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Old 11-10-10, 06:47 PM   #1
Aristotle80
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how vital is an axle spacer? Will a slightly off-center axle go out of wack fast?

I have a rear wheel with AWC 3 speed hub. I had to remove the wheel from the frame to get a broken spoke fixed. The wheel was fixed and I put the bike back together again just fine. I rode it around for a day and when I got home I found a tiny black ring the thickness of a dime on the floor where I had taken it apart. The black ring was perfectly round and had no threading of any kind on it. I put it where I thought I wouldn't lose it, thinking I would re-assemble it when I had more time, but of course I lost the darn thing. Now I don't know if it's my imagination or not, but it seems that the wheel now has a slight tendency to work itself a little crooked in the dropouts after a good long ride. I thought I was screwing down the nuts pretty tight, but could a dime's thickness of washer make it unbalanced enough to notice??? I typically have a heavily laden pannier bag on the drive side of the bike, so might it just as easily be the off balance weight causing this impression?

If the tiny spacer is important enough to warrant replacement, I'm not absolutely certain which side of the hub it's supposed to go on! When I eyeball my chainline it looks pretty straight, and I know that my sprocket remains oriented the same way it was at the factory. The wheel just seems to work its way towards the LEFT chainstay ever so gradually. Do I just need to reset it in the dropouts again and it's all in my head?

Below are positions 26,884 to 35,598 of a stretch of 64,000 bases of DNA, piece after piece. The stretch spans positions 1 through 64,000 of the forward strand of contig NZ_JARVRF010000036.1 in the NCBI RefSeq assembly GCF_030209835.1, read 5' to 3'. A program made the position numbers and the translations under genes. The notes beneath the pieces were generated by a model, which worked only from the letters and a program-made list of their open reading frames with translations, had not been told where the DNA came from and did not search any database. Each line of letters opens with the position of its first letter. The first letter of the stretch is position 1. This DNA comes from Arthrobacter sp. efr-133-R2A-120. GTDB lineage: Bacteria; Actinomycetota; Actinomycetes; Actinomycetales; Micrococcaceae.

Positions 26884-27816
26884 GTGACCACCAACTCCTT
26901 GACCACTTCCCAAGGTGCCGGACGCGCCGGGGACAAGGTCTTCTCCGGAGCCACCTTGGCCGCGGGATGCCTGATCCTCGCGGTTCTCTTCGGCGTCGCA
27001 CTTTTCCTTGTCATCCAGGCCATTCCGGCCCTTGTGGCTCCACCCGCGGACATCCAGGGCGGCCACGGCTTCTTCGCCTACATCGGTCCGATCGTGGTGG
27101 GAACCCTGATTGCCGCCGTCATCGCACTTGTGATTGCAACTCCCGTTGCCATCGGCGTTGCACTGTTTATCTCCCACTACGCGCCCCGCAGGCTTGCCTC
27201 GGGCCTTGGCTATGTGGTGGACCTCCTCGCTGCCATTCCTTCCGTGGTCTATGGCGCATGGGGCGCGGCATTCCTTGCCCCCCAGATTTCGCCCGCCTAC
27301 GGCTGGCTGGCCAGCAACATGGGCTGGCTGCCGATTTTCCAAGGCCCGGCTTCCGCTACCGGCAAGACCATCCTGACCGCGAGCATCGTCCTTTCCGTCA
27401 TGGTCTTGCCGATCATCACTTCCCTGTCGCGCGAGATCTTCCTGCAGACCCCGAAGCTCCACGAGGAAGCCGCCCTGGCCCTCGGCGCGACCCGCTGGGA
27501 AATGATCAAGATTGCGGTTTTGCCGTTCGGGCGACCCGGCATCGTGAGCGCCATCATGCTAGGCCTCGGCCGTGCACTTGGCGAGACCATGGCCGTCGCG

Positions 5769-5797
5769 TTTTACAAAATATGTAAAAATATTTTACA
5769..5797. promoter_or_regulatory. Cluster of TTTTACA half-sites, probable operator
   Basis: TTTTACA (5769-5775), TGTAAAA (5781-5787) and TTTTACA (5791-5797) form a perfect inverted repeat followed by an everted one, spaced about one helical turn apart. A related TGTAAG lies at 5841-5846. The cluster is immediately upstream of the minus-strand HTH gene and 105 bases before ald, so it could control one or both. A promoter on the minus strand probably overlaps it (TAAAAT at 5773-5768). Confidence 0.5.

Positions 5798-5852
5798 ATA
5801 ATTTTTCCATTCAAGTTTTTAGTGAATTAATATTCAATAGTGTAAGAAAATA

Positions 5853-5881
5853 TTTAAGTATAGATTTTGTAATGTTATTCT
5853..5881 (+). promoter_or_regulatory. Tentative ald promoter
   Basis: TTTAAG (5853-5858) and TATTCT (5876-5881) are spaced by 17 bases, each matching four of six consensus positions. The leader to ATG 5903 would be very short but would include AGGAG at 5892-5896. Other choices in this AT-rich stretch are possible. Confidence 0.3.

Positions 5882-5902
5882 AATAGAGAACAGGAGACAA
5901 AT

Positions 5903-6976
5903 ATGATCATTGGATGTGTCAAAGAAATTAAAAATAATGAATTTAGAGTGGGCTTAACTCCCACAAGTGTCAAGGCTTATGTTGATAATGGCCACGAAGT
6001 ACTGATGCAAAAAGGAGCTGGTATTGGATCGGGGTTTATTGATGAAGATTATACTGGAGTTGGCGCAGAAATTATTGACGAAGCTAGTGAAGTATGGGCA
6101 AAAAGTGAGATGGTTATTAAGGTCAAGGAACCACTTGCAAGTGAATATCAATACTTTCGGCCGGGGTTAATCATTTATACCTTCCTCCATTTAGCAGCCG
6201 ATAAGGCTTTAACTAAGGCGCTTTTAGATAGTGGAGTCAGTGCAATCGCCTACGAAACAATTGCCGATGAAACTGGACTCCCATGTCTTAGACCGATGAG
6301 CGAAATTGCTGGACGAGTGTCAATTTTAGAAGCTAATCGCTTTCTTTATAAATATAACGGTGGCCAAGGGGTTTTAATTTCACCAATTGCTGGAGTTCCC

I went to my local bike shop today asking for a thin spacer but they said just identifying the hub wasn't enough, that I need to take it in. I didn't tell them the whole story because I didn't want them to think I'm nuts. (Also there were two crazy expensive racing bikes ahead of me in the queue and I was maybe a little embarrased to explain the whole oddly complex 3-speed question) What do you all think?
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Old 11-10-10, 11:42 PM   #2
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I wouldn't worry about the spacer.

The slipping left dropout is a different issue. Make sure the mating surfaces of the axle-locknuts, both dropout faces and axle-nuts are clean and free of any dirt or grease. When you tighten the nut, how tight are you turning it? What size wrench? Do you have a torque number?

Are the nuts basic nuts with a separate washer? Or do they have built-in flanges? Are those serrated? Or do you have nuts with captured washers that spin?

Post some photos of the hub and dropouts, perhaps something is bent weird.
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Old 11-11-10, 12:30 AM   #3
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Yes, in this particular instance ...

a washer can be important. Please refer to this link:

http://www.users.globalnet.co.uk/~hadland/awc.pdf

which you will note happily gives the tech info, diagrams,
and parts list for your hub. Try real hard to remember
what your washer looked like. If it was the slotted anti-
rotation washer, you will indeed experience problems
with maintaining hub position in the dropouts -- particularly
in a coaster brake hub such as yours where the brake
exerts a great deal of torquing force on the hub shell.

Take a good look at what you have and try to match it
up against the exploded diagram. Concentrate, breathe,
collect yourself, and fix your bicycle. Good luck and godspeed.

Mike Larmer
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Old 11-11-10, 10:41 AM   #4
Aristotle80
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No, it wasn't the anti-rotation washer. I made extra sure not to mess up that one. I took a good look at this diagram, and I think what I lost was #45 HMW 146. It was just a plain washer. As far as tightening the nuts goes, I used an adjustable wrench and pushed down on it with my weight till it seemed to be on super tight. I don't have a digital camera handy, but there was indeed some grit there that might have made it lose traction.

Last edited by Aristotle80; 11-11-10 at 10:47 AM. Reason: forgotten detail
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